DESID provides a variety of features of varying complexity to support the vast majority of emissions sensitivity scenarios that air quality modelers would find useful. As this complexity grows, however, quality assurance becomes a crucial consideration. Thus, the new emissions module includes three important types of updates to protect against mistakes and to instill confidence in results. First, DESID incorporates error-checking for all user inputs to catch trivial inconsistencies (e.g., typographical errors or missing data fields). In addition, if scaling rules reference an emission variable, stream, region, or CMAQ variable that is not available, DESID will abort, unless users override this behavior. Second, the module outputs relevant messages to the CMAQ log files (which can be read by the user) to confirm processing of scaling rules and other emission inputs. Users should examine this log file to confirm that there are no unintentionally unused emissions variables, that families are defined as intended, that stream-specific size distributions are mapped correctly, and that regions are mapped correctly. An exhaustive list is then printed containing the scale factors applied to the emissions of every CMAQ species from every stream so that users can see directly how a set of scaling rules were interpreted by DESID. Finally, DESID optionally outputs gridded data files with the mapped, scaled, and processed emissions for each stream, including particle number and surface area emissions, which are calculated online using the stream-specific size distribution parameters and mass emission rates. There are three formats available for outputting these data including surface layer only, full 3-D field, and 2-D column sum. These outputs can then be used to confirm correct scaling; compare emissions from offline gridded, offline point, and online sources on a consistent data grid; and/or be used as inputs for subsequent simulations.
The development of DESID features was catalyzed by recognized needs in the air quality modeling community. Emission perturbation studies are a fundamental application of air quality modeling and analysis and include important objectives like source attribution, estimation of the benefits of policies under consideration, and trends analysis. For example, in the 2012 PM National Ambient Air Quality Standard Regulatory Impact Analysis (US EPA, 2012), multiple annual emission fields were developed that reduced emissions of specific PM2.5 precursors by fixed percentages in selected regions to inform modeling of the emission reductions needed to meet standard levels (e.g., National Ambient Air Quality Standards). The modification of a base emissions dataset to develop many new emission datasets is costly, time-consuming, and requires storage. With DESID, these relatively straightforward perturbation cases can be directly programmed, executed, and confirmed with no increased storage cost (unless diagnostic files are written). Moreover, this aspect is highly valuable for deployment of CTMs on cloud-computing platforms where storage needs are monetized and producing alternative emission input files can result in significant additional costs.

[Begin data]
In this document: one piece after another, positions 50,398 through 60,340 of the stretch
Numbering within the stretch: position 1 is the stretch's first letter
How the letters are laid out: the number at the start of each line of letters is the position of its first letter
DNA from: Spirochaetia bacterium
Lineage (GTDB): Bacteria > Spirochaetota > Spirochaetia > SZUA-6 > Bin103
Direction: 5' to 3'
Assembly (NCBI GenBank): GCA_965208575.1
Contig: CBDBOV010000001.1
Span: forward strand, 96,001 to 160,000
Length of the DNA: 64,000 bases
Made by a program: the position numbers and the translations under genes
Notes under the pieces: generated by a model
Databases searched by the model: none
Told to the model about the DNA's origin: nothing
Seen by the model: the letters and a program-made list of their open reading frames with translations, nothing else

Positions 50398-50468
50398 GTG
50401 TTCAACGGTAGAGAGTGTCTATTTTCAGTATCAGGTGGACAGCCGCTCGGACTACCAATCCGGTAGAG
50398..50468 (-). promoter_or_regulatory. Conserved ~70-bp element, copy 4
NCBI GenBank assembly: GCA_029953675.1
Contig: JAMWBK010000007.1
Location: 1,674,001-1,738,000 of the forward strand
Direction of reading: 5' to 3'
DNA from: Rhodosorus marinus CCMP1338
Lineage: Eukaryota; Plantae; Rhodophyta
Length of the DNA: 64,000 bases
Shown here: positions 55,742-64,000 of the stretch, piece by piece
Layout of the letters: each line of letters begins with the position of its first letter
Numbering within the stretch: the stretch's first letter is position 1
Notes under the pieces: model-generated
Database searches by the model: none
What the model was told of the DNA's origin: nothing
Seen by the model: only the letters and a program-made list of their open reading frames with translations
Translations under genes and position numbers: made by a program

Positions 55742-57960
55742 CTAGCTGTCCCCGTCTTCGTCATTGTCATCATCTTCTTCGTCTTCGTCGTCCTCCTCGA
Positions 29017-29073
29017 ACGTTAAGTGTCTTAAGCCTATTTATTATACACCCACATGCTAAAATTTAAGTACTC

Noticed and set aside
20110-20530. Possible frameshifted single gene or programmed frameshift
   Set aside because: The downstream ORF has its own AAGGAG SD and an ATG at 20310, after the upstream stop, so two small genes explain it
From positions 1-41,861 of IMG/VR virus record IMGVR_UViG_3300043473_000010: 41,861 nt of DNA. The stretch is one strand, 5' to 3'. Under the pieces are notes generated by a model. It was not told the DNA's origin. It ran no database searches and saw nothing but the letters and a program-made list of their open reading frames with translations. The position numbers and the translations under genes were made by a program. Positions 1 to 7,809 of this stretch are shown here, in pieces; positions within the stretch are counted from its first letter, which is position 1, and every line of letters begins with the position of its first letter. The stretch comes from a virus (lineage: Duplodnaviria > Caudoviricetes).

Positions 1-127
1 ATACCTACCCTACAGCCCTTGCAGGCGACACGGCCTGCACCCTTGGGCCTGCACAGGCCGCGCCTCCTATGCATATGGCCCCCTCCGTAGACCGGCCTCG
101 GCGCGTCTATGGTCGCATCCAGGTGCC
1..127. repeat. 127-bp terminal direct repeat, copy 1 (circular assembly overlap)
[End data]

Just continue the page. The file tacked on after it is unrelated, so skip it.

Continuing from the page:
Beyond introducing efficiencies for standard perturbation exercises, DESID benefits have also been demonstrated for air quality research efforts, specifically for improving speciation of bulk pollutants like PM and volatile organic compounds (VOCs). For example, organic PM mass and ozone predictions are significantly impacted by emissions of primary organic aerosol (POA) and emissions of volatile chemical products (VCPs) (Lu et al., 2020; Qin et al., 2021). For more than a decade, POA emissions have been demonstrated to partition dynamically between the particle and gas phases (Robinson et al., 2007). To account for this behavior, the POA emission rate is typically distributed from one emission variable to several CTM species, each with a different volatility. These volatility distributions vary among source types. Some sources, like motor vehicles, are relatively well understood, whereas others, like biomass burning, are exceedingly complex and remain challenging despite increasing attention. VCPs have recently received increased attention as it has been acknowledged that their role as sources of carbon pollution has increased as other sources (e.g., vehicles, industry) have become cleaner through regulatory actions. Although VCPs have been treated by emission inventories for decades, there are large uncertainties in their estimation and speciation methods that are currently being addressed. Over time, the data gathered from the research community for POA and VCPs must be incorporated into existing operational emissions inventory and modeling tools. Part of that evolution though, involves using CTMs to reduce the uncertainty in the updated parameters, quantify changes in PM model performance, and estimate the impact they have on strategies for attaining ambient air quality standards. For example, proposed VCP-speciated emissions can be scaled online to typical reference pollutants like CO or non-methane organic gases (NMOG). DESID features allow researchers to bypass creation of alternative bottom-up emission datasets or extensive modification of input files leading to greater transparency, automated documentation of experimental scale factors, and more time for data interpretation.